Clattering pins echo off the colorful walls beaming over Alley Gatorz’ synthetic lanes, which host a hurtling horde of orbs until 1 a.m. on the weekends. Multicolored kicks safeguard toes for rounds of celebratory pin punting during cheerful games of knock-the-pins-down.
Thought it was opened just in 2012, the Harn Museum of Art's 26,000-square foot David A. Cofrin Asian Art Wing has quite a bit of history on its hands. There are nearly 700 works on display, all chosen from the museum's collection of more than 2,000 pieces. Dating from the Neolithic period to today, the pieces hail from countries such as India, Persia, Vietnam, and Japan.
Asian art makes up a quarter of the Harn's more than 10,000 works, which, along with travelling exhibitions, fill 32,800 square feet of gallery space. You’ll walk past African wooden masks, metalwork, and ceramics, as well as almost 1,000 modern prints, drawings, and paintings—including canvases by Claude Monet.
Breaking the tradition of many art museums’ “Do not touch” signs, the Bishop Study Center has exhibit-related objects that can be gently touched, though you are not allowed to break apart any sculptures in search of hidden treasure maps. Beyond exhibits, the Harn hosts frequent events including lectures, film screenings, live performances, and interactive programs for students and families.
One of the oldest community theaters in the state, The Gainesville Community Playhouse has produced crowd-pleasing plays since 1927. In Horton Foote’s The Trip to Bountiful, elderly Carrie sets out to escape the clutches of her cowardly son and his bossy wife by returning to her childhood home. A dedicated cast and crew of local volunteers ably enact Carrie's search for her past. Patrons peep through the fourth wall in the 210-seat Vam York Theater, which boasts facilities to stage the most demanding musicals or Shakespearean space battles.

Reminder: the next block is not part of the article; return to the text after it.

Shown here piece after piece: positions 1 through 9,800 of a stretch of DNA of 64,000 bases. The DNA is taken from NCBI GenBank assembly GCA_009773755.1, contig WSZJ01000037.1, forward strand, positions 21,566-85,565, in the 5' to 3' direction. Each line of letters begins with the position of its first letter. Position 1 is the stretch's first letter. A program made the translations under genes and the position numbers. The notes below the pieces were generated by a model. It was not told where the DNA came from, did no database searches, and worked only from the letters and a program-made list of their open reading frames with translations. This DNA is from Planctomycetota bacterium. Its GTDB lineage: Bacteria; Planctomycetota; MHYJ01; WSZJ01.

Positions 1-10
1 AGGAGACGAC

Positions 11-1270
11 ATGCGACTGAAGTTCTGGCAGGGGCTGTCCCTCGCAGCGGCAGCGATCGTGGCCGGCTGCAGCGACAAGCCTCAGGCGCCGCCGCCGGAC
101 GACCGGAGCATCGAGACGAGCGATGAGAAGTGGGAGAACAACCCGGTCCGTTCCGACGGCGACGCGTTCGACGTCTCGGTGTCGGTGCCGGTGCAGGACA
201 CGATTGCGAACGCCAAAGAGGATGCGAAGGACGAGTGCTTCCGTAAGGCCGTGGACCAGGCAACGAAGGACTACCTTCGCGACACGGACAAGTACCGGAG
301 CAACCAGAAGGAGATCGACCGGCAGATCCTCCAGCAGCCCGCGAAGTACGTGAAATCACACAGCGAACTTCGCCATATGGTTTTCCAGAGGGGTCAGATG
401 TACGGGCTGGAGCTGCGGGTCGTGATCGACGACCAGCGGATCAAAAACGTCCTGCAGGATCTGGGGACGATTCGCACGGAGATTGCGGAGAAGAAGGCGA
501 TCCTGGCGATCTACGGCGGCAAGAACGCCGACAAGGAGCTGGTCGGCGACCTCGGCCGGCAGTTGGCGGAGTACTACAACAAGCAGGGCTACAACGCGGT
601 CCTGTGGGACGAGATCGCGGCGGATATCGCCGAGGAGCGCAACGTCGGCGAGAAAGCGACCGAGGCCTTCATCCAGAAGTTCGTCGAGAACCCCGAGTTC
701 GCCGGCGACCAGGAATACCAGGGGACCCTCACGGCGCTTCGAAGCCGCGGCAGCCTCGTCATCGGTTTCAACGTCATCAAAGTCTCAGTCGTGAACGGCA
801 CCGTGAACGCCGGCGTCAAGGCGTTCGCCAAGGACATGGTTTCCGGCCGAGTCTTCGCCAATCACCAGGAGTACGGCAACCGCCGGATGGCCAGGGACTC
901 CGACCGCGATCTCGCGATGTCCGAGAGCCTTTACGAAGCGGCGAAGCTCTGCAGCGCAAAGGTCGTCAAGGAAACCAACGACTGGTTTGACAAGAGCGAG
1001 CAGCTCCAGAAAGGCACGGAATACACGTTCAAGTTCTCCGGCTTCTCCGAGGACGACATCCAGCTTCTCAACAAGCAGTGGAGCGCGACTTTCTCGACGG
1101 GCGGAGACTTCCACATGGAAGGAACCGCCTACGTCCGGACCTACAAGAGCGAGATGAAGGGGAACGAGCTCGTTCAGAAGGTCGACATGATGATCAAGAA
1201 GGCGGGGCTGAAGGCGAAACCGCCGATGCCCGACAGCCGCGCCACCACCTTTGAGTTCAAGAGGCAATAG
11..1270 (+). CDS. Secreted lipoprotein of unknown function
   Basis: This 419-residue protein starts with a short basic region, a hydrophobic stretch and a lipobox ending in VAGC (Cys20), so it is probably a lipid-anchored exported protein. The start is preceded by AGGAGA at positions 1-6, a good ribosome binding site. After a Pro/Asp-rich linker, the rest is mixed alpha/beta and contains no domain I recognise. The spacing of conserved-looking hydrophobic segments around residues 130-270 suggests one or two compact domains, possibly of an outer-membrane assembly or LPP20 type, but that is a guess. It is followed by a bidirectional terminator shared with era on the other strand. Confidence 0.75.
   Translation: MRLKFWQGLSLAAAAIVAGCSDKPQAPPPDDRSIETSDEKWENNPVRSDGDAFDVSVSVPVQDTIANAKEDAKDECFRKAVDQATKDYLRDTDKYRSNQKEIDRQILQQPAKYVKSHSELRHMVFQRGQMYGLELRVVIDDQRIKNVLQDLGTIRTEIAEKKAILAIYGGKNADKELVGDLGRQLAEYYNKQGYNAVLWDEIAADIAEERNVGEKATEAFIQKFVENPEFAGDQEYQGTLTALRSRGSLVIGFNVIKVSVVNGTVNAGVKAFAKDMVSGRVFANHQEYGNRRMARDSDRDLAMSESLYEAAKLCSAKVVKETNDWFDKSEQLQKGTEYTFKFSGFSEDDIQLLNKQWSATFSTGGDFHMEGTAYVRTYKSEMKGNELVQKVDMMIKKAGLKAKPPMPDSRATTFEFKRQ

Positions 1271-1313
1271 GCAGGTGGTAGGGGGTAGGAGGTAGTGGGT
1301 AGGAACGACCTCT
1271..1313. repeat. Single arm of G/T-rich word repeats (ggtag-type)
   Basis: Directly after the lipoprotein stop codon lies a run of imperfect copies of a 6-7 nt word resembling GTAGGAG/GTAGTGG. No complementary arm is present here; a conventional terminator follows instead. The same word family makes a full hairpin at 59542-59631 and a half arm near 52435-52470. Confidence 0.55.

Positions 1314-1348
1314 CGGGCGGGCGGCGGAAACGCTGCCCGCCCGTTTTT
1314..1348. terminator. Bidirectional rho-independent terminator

Families explore sundry smile-inducing attractions within Skate Station Funworks' bright interiors. Guests can strive to beat high scores in the arcade, which houses such felicity infusers as air hockey, basketball hoops, and skee-ball to sharpen hand-eye coordination. Visitors skirt over to the roller-skating rink to glide as smoothly as velvet-covered curling stone over the rink's expansive wooden floors beneath effulgent, dancing neon lights. Players ages 10 and younger can head to Wally's Playground to explore the two-story, 30-foot, soft play zone that piques curiosities with a forest, slide, and kitten pit.
At Splitz, bowling is never the same as it was the day before. That's because the fun-focused bowling center rolls out a slate of nightly specialties such as family nights, bowling and laser-tag nights, team trivia, and karaoke. Abuzz with festive lights and the din of toppled pins, Splitz also makes an ideal spot for shindigs such as birthday parties, company parties, and bachelor parties for soon-to-be married bowling balls.
Two tails ranch shelters and cares for exotic animals across 20 acres of natural expanse, bolstered by the educational and awareness efforts of its nonprofit organization, All About Elephants. For more than 25 years, owner Patricia Zerbini has kept more than 100 elephants and exotic cats in her animal haven, where she trains, breeds, and provides medical care for these majestic creatures, in addition to building a comfortable place for them to retire from stressful careers as circus performers and stock traders. During tours, wildlife enthusiasts can gaze at giant elephants as they lumber throughout free-style enclosures and gain awareness as experts educate them about the plight of elephants in the modern world. The ranch also houses a variety of other domestic and exotic animals, along with a collection of fossils, artifacts, and elephant memorabilia, such as 500,000-hour audio books detailing each animal's memories.